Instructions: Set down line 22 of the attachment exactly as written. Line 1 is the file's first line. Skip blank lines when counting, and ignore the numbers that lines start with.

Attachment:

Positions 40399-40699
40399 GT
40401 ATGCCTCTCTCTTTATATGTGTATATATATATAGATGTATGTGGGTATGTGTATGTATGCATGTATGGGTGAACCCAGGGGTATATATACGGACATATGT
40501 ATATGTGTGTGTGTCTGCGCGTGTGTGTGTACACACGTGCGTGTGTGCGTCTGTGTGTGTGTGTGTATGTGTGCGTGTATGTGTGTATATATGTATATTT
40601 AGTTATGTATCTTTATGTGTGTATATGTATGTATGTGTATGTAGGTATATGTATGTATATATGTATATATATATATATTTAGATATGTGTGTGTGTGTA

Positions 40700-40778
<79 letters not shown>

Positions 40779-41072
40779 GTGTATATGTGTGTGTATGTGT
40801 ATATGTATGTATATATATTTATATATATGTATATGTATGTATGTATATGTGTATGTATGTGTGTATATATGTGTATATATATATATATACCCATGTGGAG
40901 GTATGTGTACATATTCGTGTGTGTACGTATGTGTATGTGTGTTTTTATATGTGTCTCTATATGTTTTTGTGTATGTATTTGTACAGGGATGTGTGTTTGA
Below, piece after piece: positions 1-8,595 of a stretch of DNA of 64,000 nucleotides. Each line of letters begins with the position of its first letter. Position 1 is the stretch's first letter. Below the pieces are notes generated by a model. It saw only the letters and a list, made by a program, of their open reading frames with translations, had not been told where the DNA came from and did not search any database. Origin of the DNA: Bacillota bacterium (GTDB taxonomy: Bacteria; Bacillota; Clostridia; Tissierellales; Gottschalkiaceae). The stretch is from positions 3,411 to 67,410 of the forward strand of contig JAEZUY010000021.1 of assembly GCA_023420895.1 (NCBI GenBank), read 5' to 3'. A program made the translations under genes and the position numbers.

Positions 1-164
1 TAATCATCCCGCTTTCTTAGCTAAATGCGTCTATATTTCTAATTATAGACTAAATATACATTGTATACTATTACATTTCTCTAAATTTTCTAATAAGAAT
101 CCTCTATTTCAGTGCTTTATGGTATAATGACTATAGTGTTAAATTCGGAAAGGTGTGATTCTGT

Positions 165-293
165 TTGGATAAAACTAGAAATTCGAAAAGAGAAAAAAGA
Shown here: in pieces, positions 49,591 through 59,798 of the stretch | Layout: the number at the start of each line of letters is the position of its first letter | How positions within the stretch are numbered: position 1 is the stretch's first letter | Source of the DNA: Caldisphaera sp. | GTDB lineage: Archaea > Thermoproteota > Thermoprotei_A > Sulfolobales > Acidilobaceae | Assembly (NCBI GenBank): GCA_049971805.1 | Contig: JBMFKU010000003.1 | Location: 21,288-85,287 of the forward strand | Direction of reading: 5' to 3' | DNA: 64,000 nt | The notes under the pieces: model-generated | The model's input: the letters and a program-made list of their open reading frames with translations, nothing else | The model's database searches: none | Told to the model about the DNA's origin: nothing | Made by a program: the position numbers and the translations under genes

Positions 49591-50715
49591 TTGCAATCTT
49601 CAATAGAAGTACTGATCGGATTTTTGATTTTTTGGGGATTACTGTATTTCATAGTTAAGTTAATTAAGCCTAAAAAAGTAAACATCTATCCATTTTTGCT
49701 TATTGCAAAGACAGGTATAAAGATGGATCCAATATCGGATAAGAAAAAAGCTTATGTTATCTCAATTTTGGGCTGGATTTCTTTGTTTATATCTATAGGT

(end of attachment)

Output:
49701 TATTGCAAAGACAGGTATAAAGATGGATCCAATATCGGATAAGAAAAAAGCTTATGTTATCTCAATTTTGGGCTGGATTTCTTTGTTTATATCTATAGGT